They’re part of a winning smile. If your gums are inflamed, abscessed or recessing your smile will suffer, regardless of how great your teeth look. Treating gum disease by removing the dental plaque and tartar fueling the infection not only restores these vital tissues to health, it could also revitalize your smile. Treatment can be a long, intensive process, but it’s well worth the outcome for your gums—and your smile.
Brushing and flossing each day and seeing your dentist regularly will help keep your teeth and your gums in tip-top shape. And if you notice swollen, reddened or bleeding gums, see your dentist promptly—if it is gum disease, the sooner you have it treated the less damage it can cause.
If you would like more information about best gum care practices, please contact us or schedule a consultation. To learn more, read the Dear Doctor magazine articles “Gum Recession” and “10 Tips for Daily Oral Care at Home.”
Although dental care has made incredible advances over the last century, the underlying approach to treating tooth decay has changed little. Today’s dentists treat a decayed tooth in much the same way as their counterparts from the early 20th Century: remove all decayed structure, prepare the tooth and fill the cavity.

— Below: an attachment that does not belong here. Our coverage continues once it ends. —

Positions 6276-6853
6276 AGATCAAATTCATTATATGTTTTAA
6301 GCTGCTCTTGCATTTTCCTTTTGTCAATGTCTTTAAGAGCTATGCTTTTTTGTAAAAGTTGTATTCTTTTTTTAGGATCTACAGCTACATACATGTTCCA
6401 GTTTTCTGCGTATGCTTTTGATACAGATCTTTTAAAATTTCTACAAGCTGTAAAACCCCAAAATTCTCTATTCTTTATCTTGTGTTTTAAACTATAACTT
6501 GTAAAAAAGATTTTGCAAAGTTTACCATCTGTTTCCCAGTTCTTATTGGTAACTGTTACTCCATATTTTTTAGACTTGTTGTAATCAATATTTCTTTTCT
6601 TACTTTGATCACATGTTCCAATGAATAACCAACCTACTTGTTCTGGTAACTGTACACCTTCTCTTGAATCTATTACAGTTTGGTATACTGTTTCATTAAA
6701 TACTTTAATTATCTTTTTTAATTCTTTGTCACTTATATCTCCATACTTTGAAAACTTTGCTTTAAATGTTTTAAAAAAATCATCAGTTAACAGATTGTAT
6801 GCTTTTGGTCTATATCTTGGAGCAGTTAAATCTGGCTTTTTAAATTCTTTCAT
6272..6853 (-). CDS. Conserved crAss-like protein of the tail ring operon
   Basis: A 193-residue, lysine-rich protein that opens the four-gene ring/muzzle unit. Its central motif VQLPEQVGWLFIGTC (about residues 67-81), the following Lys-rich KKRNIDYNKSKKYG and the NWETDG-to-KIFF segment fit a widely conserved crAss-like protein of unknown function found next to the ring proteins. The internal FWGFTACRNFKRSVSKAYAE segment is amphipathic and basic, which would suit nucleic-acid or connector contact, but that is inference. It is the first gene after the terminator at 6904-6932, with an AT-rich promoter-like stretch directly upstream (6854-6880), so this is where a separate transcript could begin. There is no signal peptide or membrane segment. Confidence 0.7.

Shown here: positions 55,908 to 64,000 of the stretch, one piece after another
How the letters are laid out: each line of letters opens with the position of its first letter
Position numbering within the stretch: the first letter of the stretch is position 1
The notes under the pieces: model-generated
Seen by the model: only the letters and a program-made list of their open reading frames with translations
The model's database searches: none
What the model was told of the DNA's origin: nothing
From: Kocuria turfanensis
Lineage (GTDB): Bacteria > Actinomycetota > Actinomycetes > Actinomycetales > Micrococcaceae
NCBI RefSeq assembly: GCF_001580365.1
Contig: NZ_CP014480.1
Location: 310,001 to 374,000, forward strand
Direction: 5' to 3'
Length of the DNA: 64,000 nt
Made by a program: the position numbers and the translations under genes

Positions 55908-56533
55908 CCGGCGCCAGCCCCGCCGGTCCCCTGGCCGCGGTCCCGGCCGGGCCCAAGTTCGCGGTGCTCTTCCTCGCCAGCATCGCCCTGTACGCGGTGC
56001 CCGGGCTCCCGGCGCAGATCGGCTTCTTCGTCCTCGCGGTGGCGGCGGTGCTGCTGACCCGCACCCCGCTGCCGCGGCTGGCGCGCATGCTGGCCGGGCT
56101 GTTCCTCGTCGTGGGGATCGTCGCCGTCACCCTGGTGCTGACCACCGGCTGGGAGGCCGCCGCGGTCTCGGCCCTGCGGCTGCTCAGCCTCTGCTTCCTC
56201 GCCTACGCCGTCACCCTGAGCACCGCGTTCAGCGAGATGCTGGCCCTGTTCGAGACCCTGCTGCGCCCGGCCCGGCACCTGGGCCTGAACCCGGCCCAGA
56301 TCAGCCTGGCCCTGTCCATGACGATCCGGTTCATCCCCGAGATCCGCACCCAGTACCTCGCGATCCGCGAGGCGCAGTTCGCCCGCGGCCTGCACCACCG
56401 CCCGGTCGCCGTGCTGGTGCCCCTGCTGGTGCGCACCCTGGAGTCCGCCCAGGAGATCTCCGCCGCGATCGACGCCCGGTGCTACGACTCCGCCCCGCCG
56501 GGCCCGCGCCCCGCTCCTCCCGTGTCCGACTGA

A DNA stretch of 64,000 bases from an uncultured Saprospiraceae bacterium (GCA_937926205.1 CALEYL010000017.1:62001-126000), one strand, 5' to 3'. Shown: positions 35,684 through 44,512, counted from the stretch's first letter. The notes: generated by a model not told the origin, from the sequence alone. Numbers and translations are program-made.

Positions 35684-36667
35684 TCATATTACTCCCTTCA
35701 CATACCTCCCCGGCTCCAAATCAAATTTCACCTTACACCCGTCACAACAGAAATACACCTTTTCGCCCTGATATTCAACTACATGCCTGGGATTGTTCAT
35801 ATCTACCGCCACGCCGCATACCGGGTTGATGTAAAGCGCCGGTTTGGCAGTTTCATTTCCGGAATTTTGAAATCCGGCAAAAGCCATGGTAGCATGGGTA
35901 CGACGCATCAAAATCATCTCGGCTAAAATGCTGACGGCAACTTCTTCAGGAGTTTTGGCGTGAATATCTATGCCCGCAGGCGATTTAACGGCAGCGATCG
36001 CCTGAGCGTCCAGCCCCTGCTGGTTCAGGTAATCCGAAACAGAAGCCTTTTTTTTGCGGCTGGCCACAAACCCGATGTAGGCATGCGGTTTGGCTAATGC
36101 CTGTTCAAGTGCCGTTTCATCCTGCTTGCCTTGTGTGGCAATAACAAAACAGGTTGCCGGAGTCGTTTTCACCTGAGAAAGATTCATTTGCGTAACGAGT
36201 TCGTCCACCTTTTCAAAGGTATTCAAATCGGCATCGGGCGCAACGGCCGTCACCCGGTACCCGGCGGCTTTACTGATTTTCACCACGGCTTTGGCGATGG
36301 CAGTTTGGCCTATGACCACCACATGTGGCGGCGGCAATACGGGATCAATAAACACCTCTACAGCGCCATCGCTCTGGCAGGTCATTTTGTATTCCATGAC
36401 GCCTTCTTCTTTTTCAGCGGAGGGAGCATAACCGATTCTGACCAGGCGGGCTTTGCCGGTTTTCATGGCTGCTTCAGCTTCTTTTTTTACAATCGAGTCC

Dentists still use that approach not only because of its effectiveness, but also because no other alternative has emerged to match it. But that may change in the not-too-distant future according to recent research.
A research team at Kings College, London has found that a drug called Tideglusib, used for treating Alzheimer’s disease, appears to also stimulate teeth to regrow some of its structure. The drug seemed to cause stem cells to produce dentin, one of the tooth’s main structural layers.
During experimentation, the researchers drilled holes in mouse teeth. They then placed within the holes tiny sponges soaked with Tideglusib. They found that within a matter of weeks the holes had filled with dentin produced by the teeth themselves.
Dentin regeneration isn’t a new phenomenon, but other occurrences of regrowth have only produced it in tiny amounts. The Kings College research, though, gives rise to the hope that stem cell stimulation could produce dentin on a much larger scale. If that proves out, our teeth may be able to create restorations by “filling themselves” that are much more durable and with possibly fewer complications.
As with any medical breakthrough, the practical application for this new discovery may be several years away. But because the medication responsible for dentin regeneration in these experiments with mouse teeth is already available and in use, the process toward an application with dental patients could be relatively short.
If so, a new biological approach to treating tooth decay may one day replace the time-tested filling method we currently use. One day, you won’t need a filling from a dentist—your teeth may do it for you.